derive high spatiotemporal resolution remote sensing images. The whole architecture of the DCSTFN can be divided into three parts: the expansion of the HTLS images, the extraction of high frequency components from LTHS images, and the fusion of extracted features.

    Procedure of the proposed method is same as the existing method. But the network used for the extracting the features is different. The layers of the network used in this method also consists of the deconvolution layer, max pooling layers. This method increases the SNR of the final transformed(fused) image with high quality.

    1) Deep Convolutional Spatio-temporal network:

    In this network the extraction of features process of the

    L 1 n

    r (i) g(x(i) , x(i) )

    MS image consists of the 2 layers of convolution filters, 3

    2

    2

    n

    n

    1 2

    i1

    layers of the deconvolution layers, again 2 layers of the convolution filters with full connected layer.

    Whereas the extraction of features process consists of the PAN image has 2 convolutional layers, maxpooling layers, 2 convolutional layers with fully connected layers.

    1. Deconvolution layer:

      The Deconvolution in the framework of convolutional neural networks is more frequently used to indicate a sort of reverse convolution, which majorly and distractingly

      Zero SAM denotes the absence of spectral distortion.

      iv. Universal Image Quality Index (UIQI): It indicates the amount of relevant data transformation from reference into the fused image.

      are not a proper mathematical deconvolution. In variation to unpooling, the up sampling of an image can be learned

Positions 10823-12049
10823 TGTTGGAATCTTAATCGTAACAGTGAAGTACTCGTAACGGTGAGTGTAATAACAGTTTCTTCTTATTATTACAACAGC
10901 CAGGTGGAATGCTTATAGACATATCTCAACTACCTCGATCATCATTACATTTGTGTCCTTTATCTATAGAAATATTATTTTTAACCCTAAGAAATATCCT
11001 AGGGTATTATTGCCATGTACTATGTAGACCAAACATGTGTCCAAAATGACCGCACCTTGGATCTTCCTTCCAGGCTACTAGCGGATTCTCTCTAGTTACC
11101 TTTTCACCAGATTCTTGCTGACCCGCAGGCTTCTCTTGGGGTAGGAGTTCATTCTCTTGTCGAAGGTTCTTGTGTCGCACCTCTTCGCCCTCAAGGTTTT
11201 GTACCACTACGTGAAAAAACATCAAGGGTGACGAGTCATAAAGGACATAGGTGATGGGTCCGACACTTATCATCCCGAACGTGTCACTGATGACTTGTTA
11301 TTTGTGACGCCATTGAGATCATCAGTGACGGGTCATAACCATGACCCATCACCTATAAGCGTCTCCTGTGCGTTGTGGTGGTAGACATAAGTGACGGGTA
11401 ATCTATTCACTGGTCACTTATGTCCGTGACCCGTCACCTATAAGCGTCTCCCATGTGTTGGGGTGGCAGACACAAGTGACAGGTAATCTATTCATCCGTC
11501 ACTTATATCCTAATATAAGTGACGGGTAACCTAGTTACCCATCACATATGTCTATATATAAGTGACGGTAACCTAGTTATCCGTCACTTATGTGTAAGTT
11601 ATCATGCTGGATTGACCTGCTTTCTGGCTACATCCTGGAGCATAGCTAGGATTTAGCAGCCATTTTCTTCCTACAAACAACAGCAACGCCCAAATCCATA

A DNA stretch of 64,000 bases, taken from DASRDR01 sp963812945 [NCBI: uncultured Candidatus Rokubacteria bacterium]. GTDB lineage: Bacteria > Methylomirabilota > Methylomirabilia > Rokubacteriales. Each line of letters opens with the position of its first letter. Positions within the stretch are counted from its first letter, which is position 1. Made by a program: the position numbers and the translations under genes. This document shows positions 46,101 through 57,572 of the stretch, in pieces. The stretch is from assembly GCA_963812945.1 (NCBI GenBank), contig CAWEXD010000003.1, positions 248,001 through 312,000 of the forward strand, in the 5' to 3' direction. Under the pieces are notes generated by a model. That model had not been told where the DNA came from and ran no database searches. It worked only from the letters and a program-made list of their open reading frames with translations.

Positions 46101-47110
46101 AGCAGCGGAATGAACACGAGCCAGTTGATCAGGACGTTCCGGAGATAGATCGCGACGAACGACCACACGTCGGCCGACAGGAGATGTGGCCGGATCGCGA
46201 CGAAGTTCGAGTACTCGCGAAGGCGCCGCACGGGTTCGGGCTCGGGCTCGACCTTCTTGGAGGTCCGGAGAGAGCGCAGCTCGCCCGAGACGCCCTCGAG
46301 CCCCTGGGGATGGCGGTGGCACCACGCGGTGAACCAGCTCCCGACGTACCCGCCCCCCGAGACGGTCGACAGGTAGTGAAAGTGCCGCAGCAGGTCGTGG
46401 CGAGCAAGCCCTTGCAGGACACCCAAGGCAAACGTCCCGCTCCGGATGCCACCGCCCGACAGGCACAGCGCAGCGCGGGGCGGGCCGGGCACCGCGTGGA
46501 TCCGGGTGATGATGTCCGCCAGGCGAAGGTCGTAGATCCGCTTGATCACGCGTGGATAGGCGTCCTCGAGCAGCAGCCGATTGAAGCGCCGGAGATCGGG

=

      (

      + )

      with the use of deconvolution. The deconvolutional layer ( + ) ( + )

      is quite often useful for up sampling the output image of a

      convent to the original image resolution.

    2. POOL layer:

      In pooling layer the input is divided into many rectangular regions using down sampling technique. The pooling layer is of two types they are average pooling layer and maximum pooling layer. These layers representation can be given as maxPooling2dLayer and averagePooling2dLayer. By using down sampling process the connections to neighbor layers will be reduced. These layers are not used for learning operation but reduce the features that are processed for other layers. By this process the over fitting can also be reduced.

    3. Image Fusion Quality Metrics:

    The fusion image quality is calculated by using the following quality metrics when in the absence of reference image such as Signal-to-Noise Ratio (SNR), Spectral Angular Mapper (SAM), Relative Dimensionless Global Error (ERGAS), Universal Image Quality Index (UIQI), Root Mean Square Value (RMSE), Correlation Coefficient (CC).

    1. Signal to Noise Ratio (SNR): It is the ratio calculated between the information and noise of the fused image. Higher the SNR , higher the similarity between the reference and the fused images.

      v. Correlation Coefficient (CC): It tells the similarity of the spectral features between the reference and the fused images.

      = +

  4. RESULTS

The results attained from the two methods i.e. RSIFNN and DCSTFN with two different datasets are shown below:

( (,)

age-1

age-1

=

[ = = ) ]

( (,) (,))

(6)

=

=

Fig. 3. Multispectral Im

  1. Root Mean Square Value (RMSE): The difference between the reference and fused images can be known by calculating the variation in the pixel values known as RMSE and is given by,

    = ((, ) (, ))

    = =

  2. Spectral Angular Mapper (SAM): It calculates the angle in spectral space between pixels and a set of reference spectra(end members) for image classification based on spectral similarity.

    (, ) [ , ]

    Fig. 4. Panchromatic Image-1

    Fig. 5. Down sampled PAN Image-1

    Fig. 6. Interpolation MS Image-1

    Fig. 7. Pansharpened Image-1

    Fig. 8.Multispectral Image -2